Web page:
IT services are a commodity industry. The formula for winning comes down to two things: Differentiation and Relationships.
You can differentiate your IT company by making life easier for those who work with you. For example, consider a monthly fixed price contract regardless of how much (or little) IT consulting/troubleshooting you need to do in any given month. That makes it easy for your clients to budget you in and get the sale. Testimonials - especially from very similar businesses - can be a huge factor. Consider specializing in a specific niche, ie: IT for Law Firms, but choose based on your highest value current clients.
Another opportunity to differentiate comes in when your IT services empower not just operations, but marketing as well. This is a rare but valuable extension of IT seen in the occasional change in corporate hierarchy from the old CIO to the new CDO (Chief Digital Officer). As an outside agency, your expertise can provide a similar boost to the company - not just saving them cost and increasing security and productivity (typical IT services value), but helping them grow through an understanding of the tech that empowers marketing success - and how to integrate that tech while maintaining company security.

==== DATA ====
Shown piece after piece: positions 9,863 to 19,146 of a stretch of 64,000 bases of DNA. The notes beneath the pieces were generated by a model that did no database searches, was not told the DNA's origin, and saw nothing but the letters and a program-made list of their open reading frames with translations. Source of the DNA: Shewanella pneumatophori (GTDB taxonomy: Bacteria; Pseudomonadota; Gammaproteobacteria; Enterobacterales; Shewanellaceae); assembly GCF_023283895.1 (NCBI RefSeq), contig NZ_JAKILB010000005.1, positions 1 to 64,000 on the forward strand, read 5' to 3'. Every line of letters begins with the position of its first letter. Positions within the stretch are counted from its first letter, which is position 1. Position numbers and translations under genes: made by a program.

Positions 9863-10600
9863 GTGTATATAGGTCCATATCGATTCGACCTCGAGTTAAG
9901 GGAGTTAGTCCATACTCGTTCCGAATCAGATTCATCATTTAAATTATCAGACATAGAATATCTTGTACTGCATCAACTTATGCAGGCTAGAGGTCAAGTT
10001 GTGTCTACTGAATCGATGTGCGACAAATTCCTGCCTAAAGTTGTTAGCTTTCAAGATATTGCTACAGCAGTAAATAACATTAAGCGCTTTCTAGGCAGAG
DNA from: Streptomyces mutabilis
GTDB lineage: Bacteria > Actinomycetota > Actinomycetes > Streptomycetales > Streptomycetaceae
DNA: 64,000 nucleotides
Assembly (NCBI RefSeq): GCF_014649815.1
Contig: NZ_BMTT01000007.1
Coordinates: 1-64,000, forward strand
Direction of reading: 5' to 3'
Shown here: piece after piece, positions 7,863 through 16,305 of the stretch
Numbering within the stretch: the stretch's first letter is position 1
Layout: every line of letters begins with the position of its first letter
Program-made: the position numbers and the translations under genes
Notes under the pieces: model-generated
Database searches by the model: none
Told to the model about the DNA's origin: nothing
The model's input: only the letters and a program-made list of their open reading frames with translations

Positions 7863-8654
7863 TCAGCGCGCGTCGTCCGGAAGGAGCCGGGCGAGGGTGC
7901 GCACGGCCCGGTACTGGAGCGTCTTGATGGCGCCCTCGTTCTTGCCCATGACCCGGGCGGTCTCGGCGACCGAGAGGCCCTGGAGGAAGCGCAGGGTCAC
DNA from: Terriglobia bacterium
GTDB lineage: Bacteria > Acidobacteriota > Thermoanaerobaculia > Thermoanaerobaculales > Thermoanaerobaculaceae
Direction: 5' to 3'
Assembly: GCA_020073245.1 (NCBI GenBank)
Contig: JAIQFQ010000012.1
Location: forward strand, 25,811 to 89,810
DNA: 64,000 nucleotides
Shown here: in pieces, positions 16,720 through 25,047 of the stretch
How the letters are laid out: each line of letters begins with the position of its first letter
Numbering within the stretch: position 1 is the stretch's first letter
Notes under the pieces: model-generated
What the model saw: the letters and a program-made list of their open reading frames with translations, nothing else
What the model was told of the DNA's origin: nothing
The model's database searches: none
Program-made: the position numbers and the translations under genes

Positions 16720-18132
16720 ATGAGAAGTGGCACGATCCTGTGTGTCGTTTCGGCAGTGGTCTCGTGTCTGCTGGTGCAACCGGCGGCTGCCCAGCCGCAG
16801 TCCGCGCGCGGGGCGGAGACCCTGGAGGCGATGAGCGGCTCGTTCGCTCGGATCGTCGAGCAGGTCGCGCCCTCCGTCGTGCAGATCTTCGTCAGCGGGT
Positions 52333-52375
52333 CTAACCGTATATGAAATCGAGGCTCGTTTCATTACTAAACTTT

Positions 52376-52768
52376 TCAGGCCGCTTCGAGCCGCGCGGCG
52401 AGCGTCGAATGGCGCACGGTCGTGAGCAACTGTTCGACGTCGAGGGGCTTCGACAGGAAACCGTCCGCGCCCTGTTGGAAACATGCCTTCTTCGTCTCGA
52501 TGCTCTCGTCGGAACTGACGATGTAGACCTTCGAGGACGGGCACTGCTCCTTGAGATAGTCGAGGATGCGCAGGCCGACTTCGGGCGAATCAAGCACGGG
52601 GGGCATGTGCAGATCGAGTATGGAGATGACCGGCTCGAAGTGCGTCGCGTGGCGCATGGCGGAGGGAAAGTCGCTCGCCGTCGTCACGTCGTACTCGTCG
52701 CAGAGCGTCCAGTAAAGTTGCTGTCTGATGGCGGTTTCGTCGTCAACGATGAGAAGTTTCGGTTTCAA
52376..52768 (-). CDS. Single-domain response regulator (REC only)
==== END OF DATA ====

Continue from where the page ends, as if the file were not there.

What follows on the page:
Relationships are part two. Here's where it gets tricky - and where IT firms can often rack up huge bills from their sales teams. In commodity industries, relationships close the sale. Your competitors are out there at trade shows, meetups, BNI, seminars, conferences, giving out company swag... you name it. But what they are often missing is the leveraging of their own networks. Who do you know who knows other business owners? How can you tap your network - and extend your network - to find out about 'trigger events'? Trigger events are specific moments when a door is open - for example when a CEO is expressing frustration with their current IT services provider, or when a company expands in size, or when they move to a new location, or hire a new (relevant) leader. In IT services, you'll often interact with heads of finance, IT, or company owners/founders/CEOs - often all three. Be prepared to address the specific pain points of each... and be aware each is very different.